Wednesday, April 08, 2009

Judicial Critic Richard Fine Fights For Freedom: Sheriff Baca To Defend Judge Yaffee?


WILL SHERIFF LEROY BACA DEFEND JUDGE YAFFE
OR RELEASE JUDICIAL CRITIC?
Los Angeles, CA Sheriff Leroy Baca is the "Respondent" referred to in U. S. Judge Magistrate Carla Woehrle's Order to Respond on the writ of habeas corpus filed by judicial critic Richard I Fine.

After spending over a month in L A. County Central Men’s Jail, having been sentenced indefinitely for Contempt of Court on Tuesday, April 7, 2009 the first break occurred for Mr. Richard I. Fine. For two weeks his writ of habeas corpus had been assigned to U. S. Judge George Wu, and for a while there it looked like all the Judges, State and Federal , would keep Fine locked up for some time, without any action on the case. When Full Disclosure Network contacted Judge Wu’s clerk to find out what was causing the delay and why there had been no action on Fine's writ of mandate, we received a prompt response referring us to U. S. Magistrate Judge Carla M. Woehrle. After all, a writ of habeas corpus is supposed to generate action “forth with” which means RIGHT NOW and two weeks seemed like a long time, especially to Mr. Fine.

However, by the end of that afternoon, the U.S. Central District Court posted on their website an ORDER REQUIRING RESPONSE TO PETITION FOR WRIT OF MANDATE OF HABEAS CORPUS signed by Judge Woehrle that states:

“An answer must address both the merits of all grounds for relief asserted in the petition, and any applicable procedural issues. If Respondent (Sheriff) concedes the issue of exhaustion, (of all legal remedies) Respondent shall so state, expressly, in the answer.” And Respondent may file, a motion to dismiss on grounds other than the merits of Petitioner’s claims, such as failure to exhaust state remedies or untimeliness.” (read entire order here)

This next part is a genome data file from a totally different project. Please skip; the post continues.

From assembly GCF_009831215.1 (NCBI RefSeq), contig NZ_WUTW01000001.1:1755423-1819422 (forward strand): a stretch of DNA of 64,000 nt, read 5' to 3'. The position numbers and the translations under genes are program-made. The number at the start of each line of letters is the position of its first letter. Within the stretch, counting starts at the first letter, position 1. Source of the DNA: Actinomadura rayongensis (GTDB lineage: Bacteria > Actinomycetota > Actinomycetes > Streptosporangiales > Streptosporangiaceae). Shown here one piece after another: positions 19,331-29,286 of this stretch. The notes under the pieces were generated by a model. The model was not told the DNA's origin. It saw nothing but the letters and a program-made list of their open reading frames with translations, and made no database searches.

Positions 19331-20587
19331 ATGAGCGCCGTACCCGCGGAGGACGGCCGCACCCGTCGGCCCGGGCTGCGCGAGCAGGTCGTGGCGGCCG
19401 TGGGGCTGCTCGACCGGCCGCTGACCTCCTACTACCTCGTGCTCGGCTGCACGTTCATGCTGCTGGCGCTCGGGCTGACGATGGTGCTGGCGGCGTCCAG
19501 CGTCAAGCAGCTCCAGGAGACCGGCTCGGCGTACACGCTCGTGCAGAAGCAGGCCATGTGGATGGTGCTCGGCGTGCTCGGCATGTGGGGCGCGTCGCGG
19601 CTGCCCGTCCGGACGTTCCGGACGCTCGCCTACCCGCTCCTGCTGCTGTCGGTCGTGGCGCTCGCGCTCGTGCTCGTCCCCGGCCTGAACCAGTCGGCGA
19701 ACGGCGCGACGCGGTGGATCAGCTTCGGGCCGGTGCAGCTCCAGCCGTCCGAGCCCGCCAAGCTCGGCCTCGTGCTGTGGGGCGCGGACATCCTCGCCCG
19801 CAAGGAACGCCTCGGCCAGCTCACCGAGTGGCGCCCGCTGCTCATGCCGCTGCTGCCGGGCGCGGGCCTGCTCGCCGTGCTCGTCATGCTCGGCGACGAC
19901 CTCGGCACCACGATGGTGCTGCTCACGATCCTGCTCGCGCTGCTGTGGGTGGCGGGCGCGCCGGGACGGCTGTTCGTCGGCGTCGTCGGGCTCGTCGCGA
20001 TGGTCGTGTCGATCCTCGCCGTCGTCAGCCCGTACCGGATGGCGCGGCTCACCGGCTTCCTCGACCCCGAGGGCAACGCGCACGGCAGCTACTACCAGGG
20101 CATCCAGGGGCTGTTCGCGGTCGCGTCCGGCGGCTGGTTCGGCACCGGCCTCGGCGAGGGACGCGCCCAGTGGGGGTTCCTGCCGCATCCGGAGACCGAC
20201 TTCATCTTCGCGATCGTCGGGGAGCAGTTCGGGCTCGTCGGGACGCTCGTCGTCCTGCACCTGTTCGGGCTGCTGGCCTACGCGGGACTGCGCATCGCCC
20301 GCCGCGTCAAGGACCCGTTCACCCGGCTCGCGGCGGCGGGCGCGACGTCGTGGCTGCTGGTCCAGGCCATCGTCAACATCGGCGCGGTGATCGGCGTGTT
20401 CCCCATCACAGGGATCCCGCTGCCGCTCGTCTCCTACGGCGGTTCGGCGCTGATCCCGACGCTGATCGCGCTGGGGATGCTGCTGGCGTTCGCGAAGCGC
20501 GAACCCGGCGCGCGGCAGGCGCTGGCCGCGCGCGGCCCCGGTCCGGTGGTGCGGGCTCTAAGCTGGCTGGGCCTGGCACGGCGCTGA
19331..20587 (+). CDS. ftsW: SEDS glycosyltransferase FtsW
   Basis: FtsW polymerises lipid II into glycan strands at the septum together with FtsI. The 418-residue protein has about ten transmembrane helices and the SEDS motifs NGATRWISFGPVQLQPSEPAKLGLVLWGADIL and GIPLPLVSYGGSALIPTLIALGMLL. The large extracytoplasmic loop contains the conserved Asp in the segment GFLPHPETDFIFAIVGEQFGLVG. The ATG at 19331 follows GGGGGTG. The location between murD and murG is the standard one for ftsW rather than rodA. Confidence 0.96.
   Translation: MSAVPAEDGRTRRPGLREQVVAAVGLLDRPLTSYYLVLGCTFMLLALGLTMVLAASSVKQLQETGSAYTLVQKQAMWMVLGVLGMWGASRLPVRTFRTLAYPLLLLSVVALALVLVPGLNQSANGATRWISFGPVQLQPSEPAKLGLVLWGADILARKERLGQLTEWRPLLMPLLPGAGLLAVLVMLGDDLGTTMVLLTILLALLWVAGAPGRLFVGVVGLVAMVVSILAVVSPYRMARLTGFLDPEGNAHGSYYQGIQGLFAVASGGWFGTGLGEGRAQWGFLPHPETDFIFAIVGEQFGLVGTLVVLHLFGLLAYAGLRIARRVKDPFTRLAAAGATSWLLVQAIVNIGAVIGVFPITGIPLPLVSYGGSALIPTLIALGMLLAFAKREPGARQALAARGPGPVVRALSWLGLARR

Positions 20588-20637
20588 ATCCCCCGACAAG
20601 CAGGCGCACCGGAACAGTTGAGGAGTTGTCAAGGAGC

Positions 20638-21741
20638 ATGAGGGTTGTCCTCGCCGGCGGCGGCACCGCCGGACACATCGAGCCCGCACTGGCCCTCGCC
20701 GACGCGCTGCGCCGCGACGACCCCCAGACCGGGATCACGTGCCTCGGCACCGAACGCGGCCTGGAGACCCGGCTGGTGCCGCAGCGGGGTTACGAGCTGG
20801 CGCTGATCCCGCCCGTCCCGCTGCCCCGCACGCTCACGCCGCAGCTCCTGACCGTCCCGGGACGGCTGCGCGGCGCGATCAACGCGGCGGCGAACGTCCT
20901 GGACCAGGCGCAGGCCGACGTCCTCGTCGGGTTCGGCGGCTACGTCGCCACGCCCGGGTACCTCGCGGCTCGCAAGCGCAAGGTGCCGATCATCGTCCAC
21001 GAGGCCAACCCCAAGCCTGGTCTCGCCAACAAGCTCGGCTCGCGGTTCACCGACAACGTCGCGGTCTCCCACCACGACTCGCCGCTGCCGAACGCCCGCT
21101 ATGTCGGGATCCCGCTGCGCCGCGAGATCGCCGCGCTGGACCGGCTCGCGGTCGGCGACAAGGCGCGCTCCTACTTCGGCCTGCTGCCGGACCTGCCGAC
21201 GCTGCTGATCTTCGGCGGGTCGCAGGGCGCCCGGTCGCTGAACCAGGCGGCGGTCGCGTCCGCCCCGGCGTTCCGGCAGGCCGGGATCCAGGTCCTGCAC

RICHARD I. FINE

Richard Fine’s long and distinguished legal career paid off when he had no choice but to represent himself. While in L A County Men’s Central Jail. He dictated from memory, via the jail telephone to his loyal volunteers. He gave them, the exact wording and citations to be included in his writ of habeas corpus. Then, they filed the writ in the U.S. Central District Court of California, on his behalf and without his signature as he had no access to even paper or pen.

BRIEF SUMMARY OF ISSUES TO BE ADDRESSED:
According to Richard I. Fine here is a brief summary of the issues contained in his writ of habeas corpus to which the L.A. County Sheriff’s Department must now respond in fourteen days:

1) Can Judge Yaffe legally sit as a Judge in a contempt proceeding where one of the parties (Fine) has raised the issue of his taking illegal payments from one of the parties in the case?
2) The Original declaration and Order to Show Cause supporting the contempt proceeding did not give notice of all documents used in the proceedings.
3) The lawyers used by the Court in the Contempt proceeding were lawyers who were actually working for the benefit of a party whose order they were trying enforce.
4) The Commissioner who required Richard I. Fine to answer questions was not a Judge or duely appointed Referee and did not have the legal power or authority to order Fine to answer questions.